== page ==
6. Letting Burns Appear on Pots and Pans

Allowing burns to build up on stainless steel pots and pans is a big no-no. "After each use, clean stainless steel with baking soda and a slightly damp sponge to remove any leftover burn marks. I keep an all-purpose shaker full of baking soda next to my sink for this and other cleaning projects," said Schulhof. "If baking soda alone isn't powerful enough, then try boiling 80 percent water and 20 percent vinegar to soften the burnt areas in the pot or pan, then again use the baking soda and damp sponge to scrub again."

7. Not Cleaning the Kitchen Sink

Food goes into it, even in strainers, so keep it clean. "Your kitchen sink works hard for you, treat it to a good scrub at the end of each day — sprinkle your damp sink with baking soda, then use a hydrogen peroxide soaked sponge to scrub away any lingering scum," said Schulhof.

8. Using the Wrong Cleaners on Countertops

Using acidic cleaners on granite or stone countertops is a big mistake, said Schulhof. "The use of acidic cleaners can cause etching in the stone or damage the seal of your countertops, making them more susceptible to absorbing kitchen liquids like wine or oil," she said. Instead, use dedicated stone cleaners or make your own inexpensive granite/stone countertop cleaner.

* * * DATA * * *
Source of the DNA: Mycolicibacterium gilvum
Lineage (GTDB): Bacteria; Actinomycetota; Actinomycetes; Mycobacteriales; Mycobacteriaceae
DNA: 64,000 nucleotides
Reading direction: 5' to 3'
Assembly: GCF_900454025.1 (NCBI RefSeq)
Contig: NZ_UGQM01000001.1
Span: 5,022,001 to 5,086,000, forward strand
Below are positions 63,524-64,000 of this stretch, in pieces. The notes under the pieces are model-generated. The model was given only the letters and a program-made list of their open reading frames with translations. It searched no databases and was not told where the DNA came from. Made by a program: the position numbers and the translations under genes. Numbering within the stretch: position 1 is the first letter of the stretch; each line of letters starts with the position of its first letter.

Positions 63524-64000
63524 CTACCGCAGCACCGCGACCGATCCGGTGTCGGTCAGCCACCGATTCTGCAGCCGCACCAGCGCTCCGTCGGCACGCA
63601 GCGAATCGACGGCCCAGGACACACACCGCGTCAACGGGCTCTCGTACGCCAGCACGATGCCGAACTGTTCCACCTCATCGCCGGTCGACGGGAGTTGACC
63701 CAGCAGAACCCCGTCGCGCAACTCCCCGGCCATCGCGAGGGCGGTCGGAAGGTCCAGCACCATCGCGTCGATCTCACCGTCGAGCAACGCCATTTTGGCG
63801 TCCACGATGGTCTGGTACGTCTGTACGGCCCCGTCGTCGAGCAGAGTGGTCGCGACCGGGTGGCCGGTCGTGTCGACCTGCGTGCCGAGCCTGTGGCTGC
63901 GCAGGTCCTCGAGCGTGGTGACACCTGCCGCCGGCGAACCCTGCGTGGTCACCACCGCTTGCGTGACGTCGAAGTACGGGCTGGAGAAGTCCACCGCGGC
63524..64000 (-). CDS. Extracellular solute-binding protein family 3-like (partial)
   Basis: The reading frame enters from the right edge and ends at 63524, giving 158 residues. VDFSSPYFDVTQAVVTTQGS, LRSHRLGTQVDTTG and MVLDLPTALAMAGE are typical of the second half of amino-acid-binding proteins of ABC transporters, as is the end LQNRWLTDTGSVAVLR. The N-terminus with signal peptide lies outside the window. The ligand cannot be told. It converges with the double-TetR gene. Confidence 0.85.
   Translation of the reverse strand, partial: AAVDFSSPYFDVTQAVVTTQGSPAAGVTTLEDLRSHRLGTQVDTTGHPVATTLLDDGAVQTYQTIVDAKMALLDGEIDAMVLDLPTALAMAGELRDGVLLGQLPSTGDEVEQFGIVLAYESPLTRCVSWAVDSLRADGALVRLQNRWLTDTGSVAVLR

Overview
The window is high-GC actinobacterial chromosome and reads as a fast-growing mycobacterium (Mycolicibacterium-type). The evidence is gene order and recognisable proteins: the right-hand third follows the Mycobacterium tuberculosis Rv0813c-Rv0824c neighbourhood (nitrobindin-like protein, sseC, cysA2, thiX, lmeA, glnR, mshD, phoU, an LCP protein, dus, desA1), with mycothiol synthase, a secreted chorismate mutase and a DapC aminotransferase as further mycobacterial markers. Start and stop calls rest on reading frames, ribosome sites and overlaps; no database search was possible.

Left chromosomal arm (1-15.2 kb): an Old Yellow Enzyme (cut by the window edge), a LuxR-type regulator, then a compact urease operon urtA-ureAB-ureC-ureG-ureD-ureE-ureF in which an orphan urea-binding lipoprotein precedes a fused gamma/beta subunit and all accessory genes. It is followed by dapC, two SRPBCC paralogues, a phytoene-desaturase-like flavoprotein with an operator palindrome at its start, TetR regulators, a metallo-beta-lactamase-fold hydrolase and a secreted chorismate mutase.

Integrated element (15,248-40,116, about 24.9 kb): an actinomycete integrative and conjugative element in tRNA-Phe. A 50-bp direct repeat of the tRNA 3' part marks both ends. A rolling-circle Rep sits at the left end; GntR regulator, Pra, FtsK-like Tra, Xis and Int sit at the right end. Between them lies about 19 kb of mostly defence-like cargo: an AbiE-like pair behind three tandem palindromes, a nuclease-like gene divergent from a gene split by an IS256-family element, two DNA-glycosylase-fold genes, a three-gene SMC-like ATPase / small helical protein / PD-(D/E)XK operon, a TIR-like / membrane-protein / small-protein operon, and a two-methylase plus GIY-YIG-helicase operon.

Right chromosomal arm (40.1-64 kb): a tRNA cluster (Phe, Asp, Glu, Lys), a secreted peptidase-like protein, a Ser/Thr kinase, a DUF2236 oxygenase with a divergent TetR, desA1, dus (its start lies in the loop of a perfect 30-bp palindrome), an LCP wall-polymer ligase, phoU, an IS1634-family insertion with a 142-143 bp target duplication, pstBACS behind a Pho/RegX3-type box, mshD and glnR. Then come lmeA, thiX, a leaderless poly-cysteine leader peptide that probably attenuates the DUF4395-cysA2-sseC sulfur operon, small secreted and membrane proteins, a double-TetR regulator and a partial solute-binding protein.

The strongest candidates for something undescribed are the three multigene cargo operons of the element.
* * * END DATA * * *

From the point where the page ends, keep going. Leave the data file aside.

9. Removing Cleaner Too Fast

You need to give enough time for cleaner to activate before wiping down your stove, fridge, or other kitchen surfaces. "Make your cleaners work harder for you! Allowing a minute or two to pass after you spray a cleaner on a surface before wiping up a mess will make it easier for your cleaning cloth to actually pick up the mess, instead of just push it around on the surface," said Schulhof.

10. Using Dish Towels to Wipe Up a Mess

"One mistake I see often is people using their dish towels to wipe up a spill from the ground, then using that same dish towel to wipe countertops, hands, kitchen utensils, etc. You might have spilled a glass of water on the floor, but wiping it up with the same dish towel you use for everything else can pick up a ton of germs along with it which is now cross contaminating everything else it's touching," Julie Harrington, RD, culinary nutrition consultant , told POPSUGAR.

11. Not Cleaning Strainers

As it gets filled with different foods, you need to wash it after each use. "Run the strainer under hot water with the snout of the tap on the mesh forcing the water through. This will soften any food stuck in the mesh," Julie Finch-Scally, consultant in hygiene management and cleaning, revealed to POPSUGAR. "If hard bits of food such as rice remains, rub over the area with the scourer side of a scourer/sponge to loosen the item stuck in between the mesh. Rinse off with water from the tap," she said. Once free of food, wash the strainer with a general wash-up.

Image Source: Pexels / Kaboompics